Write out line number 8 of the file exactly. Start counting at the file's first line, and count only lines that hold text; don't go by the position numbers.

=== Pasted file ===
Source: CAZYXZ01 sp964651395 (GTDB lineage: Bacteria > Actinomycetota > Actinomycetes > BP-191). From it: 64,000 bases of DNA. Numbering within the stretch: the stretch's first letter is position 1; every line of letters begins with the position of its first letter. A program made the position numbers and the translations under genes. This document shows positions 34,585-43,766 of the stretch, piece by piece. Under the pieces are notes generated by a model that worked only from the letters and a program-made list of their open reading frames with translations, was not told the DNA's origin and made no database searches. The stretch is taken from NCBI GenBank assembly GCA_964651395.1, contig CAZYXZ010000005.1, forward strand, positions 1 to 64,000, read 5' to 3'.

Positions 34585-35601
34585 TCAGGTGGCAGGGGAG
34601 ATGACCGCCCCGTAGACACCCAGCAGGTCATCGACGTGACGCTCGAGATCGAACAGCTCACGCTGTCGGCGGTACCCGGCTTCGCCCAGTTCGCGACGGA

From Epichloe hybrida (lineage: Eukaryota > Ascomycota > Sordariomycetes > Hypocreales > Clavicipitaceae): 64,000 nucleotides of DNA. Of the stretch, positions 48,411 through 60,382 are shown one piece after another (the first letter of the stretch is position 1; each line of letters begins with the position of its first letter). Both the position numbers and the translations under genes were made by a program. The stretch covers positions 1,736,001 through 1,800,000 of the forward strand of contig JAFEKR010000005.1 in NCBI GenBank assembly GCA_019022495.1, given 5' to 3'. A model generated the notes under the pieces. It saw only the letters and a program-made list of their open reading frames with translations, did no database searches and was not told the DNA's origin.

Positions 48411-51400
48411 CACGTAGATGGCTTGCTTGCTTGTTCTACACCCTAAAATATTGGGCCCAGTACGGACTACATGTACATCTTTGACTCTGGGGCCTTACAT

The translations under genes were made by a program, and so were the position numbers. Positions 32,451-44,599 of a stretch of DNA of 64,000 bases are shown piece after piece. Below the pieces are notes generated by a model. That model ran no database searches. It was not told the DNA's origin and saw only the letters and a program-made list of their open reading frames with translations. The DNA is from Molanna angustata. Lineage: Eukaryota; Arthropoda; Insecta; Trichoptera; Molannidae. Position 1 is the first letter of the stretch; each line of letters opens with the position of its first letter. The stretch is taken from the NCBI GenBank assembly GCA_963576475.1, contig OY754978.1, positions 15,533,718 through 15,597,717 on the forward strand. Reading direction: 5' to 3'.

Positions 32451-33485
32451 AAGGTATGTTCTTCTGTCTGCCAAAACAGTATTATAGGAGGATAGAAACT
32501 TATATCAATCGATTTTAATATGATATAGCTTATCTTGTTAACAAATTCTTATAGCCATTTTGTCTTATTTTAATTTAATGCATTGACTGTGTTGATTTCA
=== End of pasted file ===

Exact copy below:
The translations under genes were made by a program, and so were the position numbers. Positions 32,451-44,599 of a stretch of DNA of 64,000 bases are shown piece after piece. Below the pieces are notes generated by a model. That model ran no database searches. It was not told the DNA's origin and saw only the letters and a program-made list of their open reading frames with translations. The DNA is from Molanna angustata. Lineage: Eukaryota; Arthropoda; Insecta; Trichoptera; Molannidae. Position 1 is the first letter of the stretch; each line of letters opens with the position of its first letter. The stretch is taken from the NCBI GenBank assembly GCA_963576475.1, contig OY754978.1, positions 15,533,718 through 15,597,717 on the forward strand. Reading direction: 5' to 3'.